Sunday, October 30, 2011

Experimenting with the manual settings

I only switched over to a digital SLR relatively recently, and haven't really learned how to use all the features that are on the camera. When I made the switch, I made sure to buy a Pentax, as my old film cameras were Pentax cameras, and I had a few lenses I didn't want to have to re-buy.

Every one told me not to do that, that I would really be able to use my old lenses, but the Pentax information indicated the contrary. And Pentax is correct.

It's taken me a long time to figure out how to do it, but you can indeed use the old, fully manual, lenses. Some would regard it as a bit of a chore, but in actuality, it's very similar to the method I first learned when I first started shooting 35 mm film, except the settings are entered through the electronic camera's settings. You set the speed electronically, and then the F Stop manually.

I hadn't operated a camera in this fashion for years and years. Both of my old 35 mm Pentax cameras were semi automatic, in that I did not have to previously set the Aperture speed, although I had learned to that with other cameras. And I found myself consulting, for the first time in over 30 years, a light meter, although a light meter that was downloaded as an Application for my Ipod. In this fashion, I can now use my old big Vivitar telephoto lens.

The zoom lens that came with my last Pentax 35 mm camera (which my wife bought me after I badly damaged the aforementioned camera) has an Automatic setting and it requires much less effort. You just affix the lens and camera is ready to go, but you have to manually focus it.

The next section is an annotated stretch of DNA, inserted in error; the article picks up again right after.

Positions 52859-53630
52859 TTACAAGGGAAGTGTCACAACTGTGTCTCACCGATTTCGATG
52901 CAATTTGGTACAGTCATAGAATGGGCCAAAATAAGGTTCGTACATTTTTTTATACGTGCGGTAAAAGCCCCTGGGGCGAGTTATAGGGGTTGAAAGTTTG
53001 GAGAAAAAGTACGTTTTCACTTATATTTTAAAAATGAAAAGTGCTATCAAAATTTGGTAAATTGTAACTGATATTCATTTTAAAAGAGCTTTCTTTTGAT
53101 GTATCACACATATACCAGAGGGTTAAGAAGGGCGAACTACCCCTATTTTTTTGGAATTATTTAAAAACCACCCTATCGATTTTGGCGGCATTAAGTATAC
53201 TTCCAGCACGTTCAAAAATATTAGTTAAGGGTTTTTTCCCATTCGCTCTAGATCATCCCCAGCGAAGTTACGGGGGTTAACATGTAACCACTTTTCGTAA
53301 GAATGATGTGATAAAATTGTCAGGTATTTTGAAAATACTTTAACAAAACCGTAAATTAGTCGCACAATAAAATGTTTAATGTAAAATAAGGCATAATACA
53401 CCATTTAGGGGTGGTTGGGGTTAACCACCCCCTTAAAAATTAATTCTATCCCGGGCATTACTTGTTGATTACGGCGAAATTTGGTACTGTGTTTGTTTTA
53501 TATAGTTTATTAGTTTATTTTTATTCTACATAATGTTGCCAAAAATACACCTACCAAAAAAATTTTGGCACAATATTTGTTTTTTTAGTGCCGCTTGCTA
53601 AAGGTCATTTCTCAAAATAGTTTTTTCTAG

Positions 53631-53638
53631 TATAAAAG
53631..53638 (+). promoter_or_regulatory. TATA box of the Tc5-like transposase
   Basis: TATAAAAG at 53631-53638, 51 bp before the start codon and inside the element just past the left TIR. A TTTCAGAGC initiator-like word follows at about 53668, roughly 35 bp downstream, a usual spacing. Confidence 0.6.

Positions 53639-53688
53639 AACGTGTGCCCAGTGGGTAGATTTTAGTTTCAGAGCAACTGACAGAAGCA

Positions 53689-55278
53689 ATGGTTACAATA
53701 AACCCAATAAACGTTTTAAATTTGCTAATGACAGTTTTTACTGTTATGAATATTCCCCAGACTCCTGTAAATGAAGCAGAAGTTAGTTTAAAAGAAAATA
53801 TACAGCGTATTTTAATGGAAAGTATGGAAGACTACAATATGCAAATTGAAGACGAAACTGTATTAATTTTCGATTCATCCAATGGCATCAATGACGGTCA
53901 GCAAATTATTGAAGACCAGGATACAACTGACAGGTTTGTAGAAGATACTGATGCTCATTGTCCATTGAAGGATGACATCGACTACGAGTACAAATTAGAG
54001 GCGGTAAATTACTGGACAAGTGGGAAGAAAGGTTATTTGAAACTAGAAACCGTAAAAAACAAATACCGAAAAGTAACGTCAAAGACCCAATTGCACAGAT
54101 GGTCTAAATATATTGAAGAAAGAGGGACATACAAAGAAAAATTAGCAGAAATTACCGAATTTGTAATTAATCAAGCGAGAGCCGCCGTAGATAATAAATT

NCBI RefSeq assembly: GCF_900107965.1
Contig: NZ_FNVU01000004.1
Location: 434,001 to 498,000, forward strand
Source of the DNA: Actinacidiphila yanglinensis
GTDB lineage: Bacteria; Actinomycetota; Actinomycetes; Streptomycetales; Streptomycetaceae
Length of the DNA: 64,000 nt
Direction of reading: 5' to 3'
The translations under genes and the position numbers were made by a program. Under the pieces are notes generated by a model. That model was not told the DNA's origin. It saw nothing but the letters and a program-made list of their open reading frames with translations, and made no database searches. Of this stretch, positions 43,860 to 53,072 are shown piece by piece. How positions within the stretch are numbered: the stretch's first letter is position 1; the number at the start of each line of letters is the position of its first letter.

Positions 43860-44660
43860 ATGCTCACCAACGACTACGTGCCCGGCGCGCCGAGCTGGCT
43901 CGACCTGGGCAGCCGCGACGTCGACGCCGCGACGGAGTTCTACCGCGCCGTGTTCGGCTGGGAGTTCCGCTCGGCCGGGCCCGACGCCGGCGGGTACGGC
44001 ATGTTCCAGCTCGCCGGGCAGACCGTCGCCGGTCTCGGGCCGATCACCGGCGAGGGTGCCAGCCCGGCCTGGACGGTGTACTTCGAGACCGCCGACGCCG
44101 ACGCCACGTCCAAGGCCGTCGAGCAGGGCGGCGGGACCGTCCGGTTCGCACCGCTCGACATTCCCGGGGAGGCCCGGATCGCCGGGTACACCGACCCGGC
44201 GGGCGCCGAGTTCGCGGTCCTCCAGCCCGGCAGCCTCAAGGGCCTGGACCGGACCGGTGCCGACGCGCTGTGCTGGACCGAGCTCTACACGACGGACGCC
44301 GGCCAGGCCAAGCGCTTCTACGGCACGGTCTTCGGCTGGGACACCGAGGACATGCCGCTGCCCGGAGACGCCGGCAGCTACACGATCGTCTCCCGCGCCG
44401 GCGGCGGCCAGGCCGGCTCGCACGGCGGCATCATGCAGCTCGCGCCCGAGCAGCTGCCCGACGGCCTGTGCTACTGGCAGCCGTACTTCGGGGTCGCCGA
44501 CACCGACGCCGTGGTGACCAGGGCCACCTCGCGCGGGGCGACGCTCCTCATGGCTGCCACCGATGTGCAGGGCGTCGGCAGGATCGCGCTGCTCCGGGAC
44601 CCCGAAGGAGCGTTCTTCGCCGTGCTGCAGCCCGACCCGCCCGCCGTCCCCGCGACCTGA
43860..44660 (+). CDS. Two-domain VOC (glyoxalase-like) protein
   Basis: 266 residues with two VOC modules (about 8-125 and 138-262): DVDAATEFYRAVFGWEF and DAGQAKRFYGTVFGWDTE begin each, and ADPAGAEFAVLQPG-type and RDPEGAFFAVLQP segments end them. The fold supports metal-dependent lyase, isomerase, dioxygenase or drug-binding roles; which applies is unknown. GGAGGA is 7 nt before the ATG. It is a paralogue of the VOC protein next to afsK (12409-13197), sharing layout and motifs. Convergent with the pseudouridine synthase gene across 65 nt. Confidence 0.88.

Anyhow, this has been a neat experience. I really love the new digital Pentax, but I have a lot to learn to use it. And I still feel that the first of the two 35mm Pentax cameras I had took the best pictures of the three, but it's very nice not to have to be aware of how close to 25 photographs I am at any one time, and frankly it's cheaper not to have to develop all that film. Chances are, once I get fully rolling on it, the new digital camera will prove as good of camera as the first 35 mm did, and I'm sure taking a lot of photographs with it, as this blog generally shows (although there's a few 35mm shots on here, to be sure).

Anyhow, this is just a shot of a corner of the backyard, the first successful shot with my old Vivitar telephoto lens.

Wednesday, October 12, 2011

Casper's "neighborhood schools"

I've generally declined the temptation to comment on local events, politics, etc. But in this instance, I'm afraid the temptation is simply too great to avoid.

About 20 or so years ago the school board of Natrona County School district No. 1, a district which cover the entire county (we only have one) introduced an experiment in which a couple of schools, or perhaps only one at that time, were designated "lighthouse" schools. The thought was that these schools would be freed from student population boundaries, and would compete for students based on their curriculum. This was at the grade school level.